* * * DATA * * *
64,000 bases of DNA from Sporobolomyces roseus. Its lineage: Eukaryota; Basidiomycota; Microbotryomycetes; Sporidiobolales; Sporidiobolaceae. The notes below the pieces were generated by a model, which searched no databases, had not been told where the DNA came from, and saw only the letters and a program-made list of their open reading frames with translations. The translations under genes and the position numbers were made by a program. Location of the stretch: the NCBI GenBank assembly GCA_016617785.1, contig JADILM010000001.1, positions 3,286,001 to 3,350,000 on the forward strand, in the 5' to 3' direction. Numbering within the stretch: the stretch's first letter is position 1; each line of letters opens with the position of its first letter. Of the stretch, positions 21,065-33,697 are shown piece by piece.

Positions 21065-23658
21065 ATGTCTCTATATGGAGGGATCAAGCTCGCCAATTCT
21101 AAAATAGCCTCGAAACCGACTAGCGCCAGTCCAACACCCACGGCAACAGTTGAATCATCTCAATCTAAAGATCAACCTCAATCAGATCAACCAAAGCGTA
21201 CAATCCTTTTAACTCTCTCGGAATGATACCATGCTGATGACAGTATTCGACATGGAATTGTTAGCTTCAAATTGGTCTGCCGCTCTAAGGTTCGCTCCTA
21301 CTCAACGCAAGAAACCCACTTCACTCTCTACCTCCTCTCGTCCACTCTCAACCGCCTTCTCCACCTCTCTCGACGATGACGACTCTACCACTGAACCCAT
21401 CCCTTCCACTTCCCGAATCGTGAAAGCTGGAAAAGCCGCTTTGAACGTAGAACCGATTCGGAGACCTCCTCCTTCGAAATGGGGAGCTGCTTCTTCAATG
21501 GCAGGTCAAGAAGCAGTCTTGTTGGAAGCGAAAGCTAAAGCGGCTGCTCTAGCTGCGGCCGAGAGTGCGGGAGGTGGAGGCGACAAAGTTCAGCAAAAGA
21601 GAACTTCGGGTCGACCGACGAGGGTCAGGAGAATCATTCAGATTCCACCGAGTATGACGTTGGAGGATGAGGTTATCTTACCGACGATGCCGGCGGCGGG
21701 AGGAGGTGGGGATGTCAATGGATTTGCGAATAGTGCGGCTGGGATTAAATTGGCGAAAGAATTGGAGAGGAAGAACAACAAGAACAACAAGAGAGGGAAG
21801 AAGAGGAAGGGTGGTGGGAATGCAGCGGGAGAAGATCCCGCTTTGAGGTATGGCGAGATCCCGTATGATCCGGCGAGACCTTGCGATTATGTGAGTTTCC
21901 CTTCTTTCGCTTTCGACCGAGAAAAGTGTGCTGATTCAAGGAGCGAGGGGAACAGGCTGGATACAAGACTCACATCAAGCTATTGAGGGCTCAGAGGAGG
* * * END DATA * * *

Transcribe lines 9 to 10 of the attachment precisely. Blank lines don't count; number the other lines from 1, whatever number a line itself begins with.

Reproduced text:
21601 GAACTTCGGGTCGACCGACGAGGGTCAGGAGAATCATTCAGATTCCACCGAGTATGACGTTGGAGGATGAGGTTATCTTACCGACGATGCCGGCGGCGGG
21701 AGGAGGTGGGGATGTCAATGGATTTGCGAATAGTGCGGCTGGGATTAAATTGGCGAAAGAATTGGAGAGGAAGAACAACAAGAACAACAAGAGAGGGAAG